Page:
When the name, image, and likeness came into effect, many Hawkeye fans knew fifth-year senior wrestler Spencer Lee was on the verge of winning big. Lee, who has won three national championships at 125 pounds, has already signed as an athlete with Barstool Sports and signed another agreement with MGC Sports a few weeks ago.
Now Lee is taking a new step in cashing out. On Monday, it was announced that Lee has officially launched his own clothing brand. You can consult it by clicking here.
– Mark Ironside (@ Ironhead134) July 19, 2021
Last season, Lee beat Arizona State’s Brandon Courtney 7-0 to secure his third national title. After the match, Lee revealed he struggles with zero healthy ACLs.
“Eight days ago I tore my ACL in my other knee, so I am wrestling without an ACL”, Lee said during his post-game interview with ESPN. “Whatever, man. I didn’t want to tell anyone, because excuses are for wimps.”
“It was a tough tournament for me. I could barely wrestle. I could barely shoot. I can’t stretch… but there was no doubt. My teammates said to me, ‘No one can. do that apart from you, “and I believed them.”
Here’s a more in-depth look at some of the implications of NIL.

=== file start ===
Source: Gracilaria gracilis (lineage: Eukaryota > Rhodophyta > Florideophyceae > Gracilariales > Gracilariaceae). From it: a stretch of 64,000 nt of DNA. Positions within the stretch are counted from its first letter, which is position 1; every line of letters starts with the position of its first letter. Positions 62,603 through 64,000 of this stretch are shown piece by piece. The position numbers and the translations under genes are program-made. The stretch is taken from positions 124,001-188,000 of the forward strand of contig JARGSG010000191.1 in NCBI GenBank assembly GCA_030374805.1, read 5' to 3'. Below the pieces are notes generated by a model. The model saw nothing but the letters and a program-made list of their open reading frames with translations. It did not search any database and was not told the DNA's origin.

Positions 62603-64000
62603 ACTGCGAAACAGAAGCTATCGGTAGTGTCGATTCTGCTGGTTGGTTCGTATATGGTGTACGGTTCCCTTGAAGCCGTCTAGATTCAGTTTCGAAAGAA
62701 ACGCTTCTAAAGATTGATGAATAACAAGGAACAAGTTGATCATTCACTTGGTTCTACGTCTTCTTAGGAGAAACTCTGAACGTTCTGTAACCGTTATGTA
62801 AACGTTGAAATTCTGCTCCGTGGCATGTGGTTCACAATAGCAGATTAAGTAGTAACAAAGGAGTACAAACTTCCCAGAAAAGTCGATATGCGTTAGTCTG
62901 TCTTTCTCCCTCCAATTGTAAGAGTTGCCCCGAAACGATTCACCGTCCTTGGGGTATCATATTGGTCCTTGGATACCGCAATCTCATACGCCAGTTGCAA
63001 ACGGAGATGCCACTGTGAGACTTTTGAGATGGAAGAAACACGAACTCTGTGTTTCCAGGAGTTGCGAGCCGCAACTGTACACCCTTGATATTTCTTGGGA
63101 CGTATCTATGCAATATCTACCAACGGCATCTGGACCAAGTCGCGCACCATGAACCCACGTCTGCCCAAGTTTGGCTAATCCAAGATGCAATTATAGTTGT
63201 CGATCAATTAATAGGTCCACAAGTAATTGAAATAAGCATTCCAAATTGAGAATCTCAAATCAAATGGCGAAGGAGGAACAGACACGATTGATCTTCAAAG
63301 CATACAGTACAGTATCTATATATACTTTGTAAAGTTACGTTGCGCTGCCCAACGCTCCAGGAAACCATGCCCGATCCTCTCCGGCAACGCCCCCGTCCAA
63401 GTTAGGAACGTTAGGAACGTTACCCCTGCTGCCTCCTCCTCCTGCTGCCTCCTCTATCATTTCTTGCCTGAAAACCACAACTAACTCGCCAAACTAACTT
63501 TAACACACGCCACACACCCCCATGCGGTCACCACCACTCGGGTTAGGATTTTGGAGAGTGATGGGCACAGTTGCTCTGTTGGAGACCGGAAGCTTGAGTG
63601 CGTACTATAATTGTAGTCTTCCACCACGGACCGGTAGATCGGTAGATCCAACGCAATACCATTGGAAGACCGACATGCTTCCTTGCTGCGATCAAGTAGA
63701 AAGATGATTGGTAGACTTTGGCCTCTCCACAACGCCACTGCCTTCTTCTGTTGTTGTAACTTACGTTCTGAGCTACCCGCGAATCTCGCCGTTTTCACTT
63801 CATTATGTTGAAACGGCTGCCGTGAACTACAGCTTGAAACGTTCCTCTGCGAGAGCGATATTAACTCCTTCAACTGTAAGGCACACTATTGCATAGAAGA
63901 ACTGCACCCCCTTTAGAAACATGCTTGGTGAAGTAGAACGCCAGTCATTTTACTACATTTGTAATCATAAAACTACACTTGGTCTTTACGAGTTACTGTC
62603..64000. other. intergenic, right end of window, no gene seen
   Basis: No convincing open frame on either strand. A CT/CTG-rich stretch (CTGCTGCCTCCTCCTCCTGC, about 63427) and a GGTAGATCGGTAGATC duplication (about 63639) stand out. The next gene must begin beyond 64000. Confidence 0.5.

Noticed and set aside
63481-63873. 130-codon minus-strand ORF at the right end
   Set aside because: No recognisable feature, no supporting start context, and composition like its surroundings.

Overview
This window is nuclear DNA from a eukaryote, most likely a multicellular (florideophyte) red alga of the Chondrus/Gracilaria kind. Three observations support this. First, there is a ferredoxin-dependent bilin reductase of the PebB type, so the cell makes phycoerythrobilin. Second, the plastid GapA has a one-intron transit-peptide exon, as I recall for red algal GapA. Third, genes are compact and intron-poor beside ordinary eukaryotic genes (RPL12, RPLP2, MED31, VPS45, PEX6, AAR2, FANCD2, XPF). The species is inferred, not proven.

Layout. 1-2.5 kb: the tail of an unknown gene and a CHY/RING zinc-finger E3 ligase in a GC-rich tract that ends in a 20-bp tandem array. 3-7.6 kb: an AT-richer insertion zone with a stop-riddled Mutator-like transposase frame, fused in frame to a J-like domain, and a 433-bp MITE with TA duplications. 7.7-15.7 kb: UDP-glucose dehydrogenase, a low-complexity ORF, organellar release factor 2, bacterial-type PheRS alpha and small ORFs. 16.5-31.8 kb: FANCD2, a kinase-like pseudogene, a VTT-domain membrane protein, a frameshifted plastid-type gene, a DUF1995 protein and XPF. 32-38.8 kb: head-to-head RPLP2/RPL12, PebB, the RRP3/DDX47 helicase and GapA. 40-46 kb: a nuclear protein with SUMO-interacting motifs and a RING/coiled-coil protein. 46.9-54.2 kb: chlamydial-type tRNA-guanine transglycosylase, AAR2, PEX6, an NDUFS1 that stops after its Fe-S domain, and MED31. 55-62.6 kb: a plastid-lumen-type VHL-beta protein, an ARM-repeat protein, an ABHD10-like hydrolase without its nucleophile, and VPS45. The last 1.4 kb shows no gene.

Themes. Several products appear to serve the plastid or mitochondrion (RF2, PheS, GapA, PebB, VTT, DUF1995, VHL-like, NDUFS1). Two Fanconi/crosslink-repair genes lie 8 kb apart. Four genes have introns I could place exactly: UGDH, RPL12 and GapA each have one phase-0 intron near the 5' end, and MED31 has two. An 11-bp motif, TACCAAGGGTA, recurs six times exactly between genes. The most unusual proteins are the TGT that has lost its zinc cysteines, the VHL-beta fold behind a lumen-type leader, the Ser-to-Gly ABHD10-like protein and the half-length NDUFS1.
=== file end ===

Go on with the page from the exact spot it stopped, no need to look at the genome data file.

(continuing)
“This is an important day for college athletes as they are now all able to take advantage of the opportunities of name, image and likeness,” said NCAA President Mark Emmert. “With the variety of state laws passed across the country, we will continue to work with Congress to develop a solution that will bring clarity at the national level. The current environment – both legal and legislative – prevents us from delivering a more permanent solution and the level of detail that student-athletes deserve.
“The policy provides the following advice to varsity athletes, rookies, their families and member schools:
- Individuals can engage in NIL activities that comply with the law of the state where the school is located. Colleges and universities are responsible for determining whether these activities comply with state law.
- College athletes who attend a school in a state without an NIL law can engage in this type of activity without breaking NCAA name, image, and likeness rules.
- Individuals can use a professional service provider for NIL activities.
- Student-athletes should report to their school NIL activities that comply with state law or school and conference requirements.
Riley Gates and Nick Kosko of 247Sports contributed to this story.
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